Wednesday, 12 August 2020

Dog Vomit Slime Mold

Recently I guided a photographer friend through the woods at the back of Balintore Castle. He wants to take some wedding photos at the castle, and there is a very good angle looking down at the castle from these woods. The magic viewpoint occurs in a particular clearing, but of course all I could find were nearby clearings where the view was just OK. After dragging my friend in a wedding dress unfriendly manner through the woods, we decided just to leave it there. ;-)

When some later visitors expressed an interest in a walk, I decided a second reconnaissance to find the magic viewpoint would be my way of not admitting defeat. What's more: the first reccie had revealed some interesting fungi. Perhaps something edible could be found?

Many thanks to friend of Balintore and vlogger extraordinaire Brian for finding a bright yellow marvel of natural history deep in these woods. This revels in the name of the Dog Vomit Slime Mold. It was once thought that slime molds were fungi, but these are now regarded as something else. Generally, slime molds live as individual cells, but they can come together and move as a colonial animal.

Dog Vomit Slime Mold at Balintore

Eventually, we did find the correct clearing. Pictured are my friends Allan and Jacki decorating the view. Jacki was returning a Victorian armchair which she had kindly repaired for me for free. A young visitor to Balintore had started bouncing on it, and had gone all the way through. I was really upset as it had taken me over 6 years to find an Victorian suite with original upholstery. Jacki re-webbed and re-upholstered the seat so it is even better than it was before, with a much more comfortable and sprung, rather than saggy, sit.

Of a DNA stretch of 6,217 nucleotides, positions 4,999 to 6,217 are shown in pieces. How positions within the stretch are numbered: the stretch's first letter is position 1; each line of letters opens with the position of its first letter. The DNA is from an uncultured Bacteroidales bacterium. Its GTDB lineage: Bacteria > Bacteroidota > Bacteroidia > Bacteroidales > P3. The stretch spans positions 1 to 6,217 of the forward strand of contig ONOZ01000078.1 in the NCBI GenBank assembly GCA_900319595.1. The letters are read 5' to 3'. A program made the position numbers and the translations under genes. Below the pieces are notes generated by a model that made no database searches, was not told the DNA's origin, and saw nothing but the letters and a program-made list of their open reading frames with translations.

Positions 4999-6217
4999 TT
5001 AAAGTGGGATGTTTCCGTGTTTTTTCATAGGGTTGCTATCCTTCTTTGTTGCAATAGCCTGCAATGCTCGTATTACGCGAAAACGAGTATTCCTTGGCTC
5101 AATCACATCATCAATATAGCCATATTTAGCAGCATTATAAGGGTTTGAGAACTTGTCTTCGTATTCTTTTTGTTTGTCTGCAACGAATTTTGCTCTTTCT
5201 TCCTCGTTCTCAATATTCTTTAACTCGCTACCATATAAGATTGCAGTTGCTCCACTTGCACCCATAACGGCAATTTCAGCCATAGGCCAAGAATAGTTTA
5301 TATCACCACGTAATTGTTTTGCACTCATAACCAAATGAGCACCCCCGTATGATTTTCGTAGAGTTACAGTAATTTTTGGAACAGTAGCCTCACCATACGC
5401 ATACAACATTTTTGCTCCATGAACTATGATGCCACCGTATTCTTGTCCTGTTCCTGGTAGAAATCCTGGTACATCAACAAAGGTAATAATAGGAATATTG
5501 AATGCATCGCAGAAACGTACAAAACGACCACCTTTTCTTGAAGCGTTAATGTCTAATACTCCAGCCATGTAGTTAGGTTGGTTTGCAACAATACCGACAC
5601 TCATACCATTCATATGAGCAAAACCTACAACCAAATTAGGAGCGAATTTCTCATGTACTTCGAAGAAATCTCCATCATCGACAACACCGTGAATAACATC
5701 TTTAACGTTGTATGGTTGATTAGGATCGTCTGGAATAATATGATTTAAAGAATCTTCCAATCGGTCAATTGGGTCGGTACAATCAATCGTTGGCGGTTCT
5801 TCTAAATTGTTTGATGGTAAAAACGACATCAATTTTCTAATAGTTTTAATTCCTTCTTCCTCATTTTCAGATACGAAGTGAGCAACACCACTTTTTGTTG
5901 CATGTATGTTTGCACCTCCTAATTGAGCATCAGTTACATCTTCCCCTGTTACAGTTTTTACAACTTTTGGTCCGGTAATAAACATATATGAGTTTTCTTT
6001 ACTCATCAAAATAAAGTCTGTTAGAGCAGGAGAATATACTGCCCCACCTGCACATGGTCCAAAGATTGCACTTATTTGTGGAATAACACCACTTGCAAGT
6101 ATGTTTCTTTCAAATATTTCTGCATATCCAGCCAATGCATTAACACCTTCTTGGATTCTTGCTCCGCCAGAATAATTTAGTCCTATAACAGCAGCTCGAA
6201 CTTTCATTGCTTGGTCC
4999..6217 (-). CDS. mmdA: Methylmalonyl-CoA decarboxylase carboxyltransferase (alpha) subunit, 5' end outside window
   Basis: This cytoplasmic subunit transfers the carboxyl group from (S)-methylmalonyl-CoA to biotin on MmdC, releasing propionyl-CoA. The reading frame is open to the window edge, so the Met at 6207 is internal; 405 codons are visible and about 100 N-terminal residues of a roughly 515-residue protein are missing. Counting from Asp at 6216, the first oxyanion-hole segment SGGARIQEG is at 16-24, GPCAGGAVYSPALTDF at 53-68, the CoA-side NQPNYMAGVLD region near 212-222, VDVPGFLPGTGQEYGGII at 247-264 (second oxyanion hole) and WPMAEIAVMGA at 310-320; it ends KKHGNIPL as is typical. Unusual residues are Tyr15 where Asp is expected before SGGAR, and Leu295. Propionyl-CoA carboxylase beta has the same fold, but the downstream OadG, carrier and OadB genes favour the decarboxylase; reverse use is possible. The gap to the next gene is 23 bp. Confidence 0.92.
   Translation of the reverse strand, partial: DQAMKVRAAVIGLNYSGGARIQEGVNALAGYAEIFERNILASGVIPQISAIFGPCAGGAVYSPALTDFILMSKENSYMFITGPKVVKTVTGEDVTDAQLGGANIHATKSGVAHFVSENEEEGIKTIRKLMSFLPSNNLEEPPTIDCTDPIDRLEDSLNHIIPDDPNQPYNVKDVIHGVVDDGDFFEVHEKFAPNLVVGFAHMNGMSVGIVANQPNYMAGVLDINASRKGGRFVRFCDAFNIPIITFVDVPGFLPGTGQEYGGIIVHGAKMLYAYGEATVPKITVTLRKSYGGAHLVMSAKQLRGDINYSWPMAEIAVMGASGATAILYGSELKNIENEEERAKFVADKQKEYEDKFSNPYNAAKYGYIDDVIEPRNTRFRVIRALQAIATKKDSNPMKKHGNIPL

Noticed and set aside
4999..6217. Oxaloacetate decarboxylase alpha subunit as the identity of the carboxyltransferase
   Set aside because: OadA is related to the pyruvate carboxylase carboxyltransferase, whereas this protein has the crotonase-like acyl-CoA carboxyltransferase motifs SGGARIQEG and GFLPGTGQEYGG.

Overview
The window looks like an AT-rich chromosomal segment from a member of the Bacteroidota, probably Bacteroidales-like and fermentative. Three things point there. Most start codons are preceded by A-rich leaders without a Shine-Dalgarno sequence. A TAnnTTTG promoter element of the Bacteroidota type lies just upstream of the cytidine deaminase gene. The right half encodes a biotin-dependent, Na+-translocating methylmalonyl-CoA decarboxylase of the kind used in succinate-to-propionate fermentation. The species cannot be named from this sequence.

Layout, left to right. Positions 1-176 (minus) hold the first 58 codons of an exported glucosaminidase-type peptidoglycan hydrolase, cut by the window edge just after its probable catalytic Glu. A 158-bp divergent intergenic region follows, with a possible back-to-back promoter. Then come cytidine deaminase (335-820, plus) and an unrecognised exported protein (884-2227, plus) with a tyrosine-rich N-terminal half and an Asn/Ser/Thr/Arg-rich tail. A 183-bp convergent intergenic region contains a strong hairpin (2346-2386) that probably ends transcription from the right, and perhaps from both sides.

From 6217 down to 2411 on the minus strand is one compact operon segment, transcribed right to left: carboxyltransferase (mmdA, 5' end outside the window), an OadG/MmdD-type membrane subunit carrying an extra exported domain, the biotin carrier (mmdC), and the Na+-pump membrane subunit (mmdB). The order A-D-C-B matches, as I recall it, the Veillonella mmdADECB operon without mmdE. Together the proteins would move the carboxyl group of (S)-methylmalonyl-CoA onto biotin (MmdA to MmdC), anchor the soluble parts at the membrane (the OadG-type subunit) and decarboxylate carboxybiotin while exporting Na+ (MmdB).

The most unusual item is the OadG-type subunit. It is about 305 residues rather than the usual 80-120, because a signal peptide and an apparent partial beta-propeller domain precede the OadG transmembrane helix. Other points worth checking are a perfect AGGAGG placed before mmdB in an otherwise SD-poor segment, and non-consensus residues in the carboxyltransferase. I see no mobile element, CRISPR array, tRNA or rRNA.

magic view of castle from the woods

None of the fungi proper we found on the second reccie turned out to be edible, but watch this space for a more successful fungi update!

To donate to the Balintore restoration project click here.

Thanks to the Seek app for identifying the mold.


  1. Interested in your success in identifying the mold with the help of the "seek" app. I have downloaded it and I'm sure I'll find it useful. Curious how we need to know the name of things.
    There was was a curious bird song in my garden that was puzzling me. My birdie books could not identify it. A visit to the alter of the great god Google could not identify. But guess what! Yes you were right first time - there is an app for it BirdNET. It was easy to use and identified the bird as a Dunnock a rather nondescript UBFO.

    1. You will find "seek" very useful. I have only had a couple of fails and a large number of successes. Well done on the audio identification! :-)